EW on the train platformOnce or twice a week my husband is able to drop EJ at school on the way to work, leaving the car close to school.  The wee guy and I will then make our way into town by public transport, which involves at least one change and generally a longish walk, depending on the route we choose.  Thankfully EW is a bit of a train fanatic so he loves that part of the journey (however if more parking restrictions come into force this may no longer be possible for us, as we can’t afford the cost of high car parking charges on top of all our travel costs).

The current ‘City Deal’ proposals for Cambridge are a real worry for our family and I know they are for many others too.

I don’t feel we have any viable alternative to the car – I would LOVE if we did.  The proposed congestion control points will impact directly on our current route.  We will have to change to a longer way round, along with everyone else, so not only will the distance increase, it will also become busier.  Our journey WILL take longer.

I don’t have the answers.  I totally understand this is an extremely complex puzzle, but it seems to me that if you make driving awful for the average commuter (the ones you are trying to encourage onto public transport), you also make it awful for everyone else, including those who have no other viable options.

Us. Other disabled people. Carers and community services, local residents and local business to name a few that spring to mind.

I think there have already been a few contradictory strategic decisions in the city.  Introducing charging for car parking at the park and ride, for example, seems to me to be counter to encouraging people onto the bus or cycling from those out of town locations! Positive reinforcement works for kids (and dogs! 🙂 ), perhaps it does for commuters too!  Wouldn’t it be better to be offering incentives/rewards for ‘good behaviour’ rather than punishing the ‘bad’!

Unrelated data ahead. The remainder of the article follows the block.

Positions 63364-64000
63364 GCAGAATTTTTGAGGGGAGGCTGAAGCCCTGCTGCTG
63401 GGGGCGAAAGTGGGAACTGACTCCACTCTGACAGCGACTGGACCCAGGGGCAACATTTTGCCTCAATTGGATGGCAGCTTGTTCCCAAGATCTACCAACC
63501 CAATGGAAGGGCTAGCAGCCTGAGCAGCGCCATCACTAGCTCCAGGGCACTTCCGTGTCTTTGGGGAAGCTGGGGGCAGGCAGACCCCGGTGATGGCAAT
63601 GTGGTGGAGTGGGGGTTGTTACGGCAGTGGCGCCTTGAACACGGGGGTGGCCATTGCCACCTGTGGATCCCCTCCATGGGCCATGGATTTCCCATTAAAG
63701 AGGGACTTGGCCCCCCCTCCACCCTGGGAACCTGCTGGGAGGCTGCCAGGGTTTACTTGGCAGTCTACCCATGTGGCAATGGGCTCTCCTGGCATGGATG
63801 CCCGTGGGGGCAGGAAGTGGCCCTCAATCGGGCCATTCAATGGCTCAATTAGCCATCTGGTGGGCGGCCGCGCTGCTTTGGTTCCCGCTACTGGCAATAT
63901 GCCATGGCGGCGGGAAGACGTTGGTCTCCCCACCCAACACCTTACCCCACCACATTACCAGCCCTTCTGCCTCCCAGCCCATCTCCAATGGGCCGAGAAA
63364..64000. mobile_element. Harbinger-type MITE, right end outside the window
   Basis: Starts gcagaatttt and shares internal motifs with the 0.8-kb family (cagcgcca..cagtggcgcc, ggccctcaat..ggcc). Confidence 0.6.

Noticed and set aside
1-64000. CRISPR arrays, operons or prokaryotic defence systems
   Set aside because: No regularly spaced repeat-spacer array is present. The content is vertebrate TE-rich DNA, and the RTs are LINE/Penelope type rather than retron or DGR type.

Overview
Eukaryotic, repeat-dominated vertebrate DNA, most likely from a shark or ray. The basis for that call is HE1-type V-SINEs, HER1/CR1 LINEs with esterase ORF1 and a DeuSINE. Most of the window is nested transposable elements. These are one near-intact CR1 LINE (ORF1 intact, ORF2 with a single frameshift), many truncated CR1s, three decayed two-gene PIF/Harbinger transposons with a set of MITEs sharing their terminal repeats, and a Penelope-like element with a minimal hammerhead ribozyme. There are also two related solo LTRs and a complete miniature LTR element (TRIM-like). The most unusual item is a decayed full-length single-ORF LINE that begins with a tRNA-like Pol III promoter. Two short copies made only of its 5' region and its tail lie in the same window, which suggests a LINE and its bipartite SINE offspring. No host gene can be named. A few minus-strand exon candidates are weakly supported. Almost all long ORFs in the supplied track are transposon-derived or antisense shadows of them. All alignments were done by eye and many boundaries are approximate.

In our ‘special needs world’, there was a county decision a decade or so ago to consolidate the special schools into a fewer number of better equipped schools.  Great in many ways as we love EJ’s school! However it means kids have to travel further distances and most of them have to be driven to school (either by bus, taxi or private car), and at least some of the staff need to drive as they also have community support roles to fulfil, so it’s inevitable that there will be traffic trying to get to the school at morning rush hour.

My feeling is that if you make public transport and cycling the most attractive option for the fit and able individual commuters, you have a far better chance of striking a natural balance between car use and more sustainable forms of transport.

Make the cycling infrastructure truly integrated (on my route into the city centre there are still many hairy sections and tricky junctions).

Improve public transport.  We’ve yet to see how the new Cambridge North station might improve congestion, and I know there are proposals for another new rail station at Addenbrookes in the South of the city.  Perhaps there are other options too, for additional suburban stations on other lines into Cambridge? How about a station in Cherry Hinton/ Fulbourn on the Ipswich line for example?

Wheelchair with buggy board and seat for sibling


So this is my tuppence worth on the Cambridge congestion problem.

I know something has to be done, it really does, but to make sure some of our #TravelStories don’t get even worse, please think about the non typical commuters and the people living/schooling in the the midst of the congestion zone too.

Please think about those who who have little or no choice but to drive.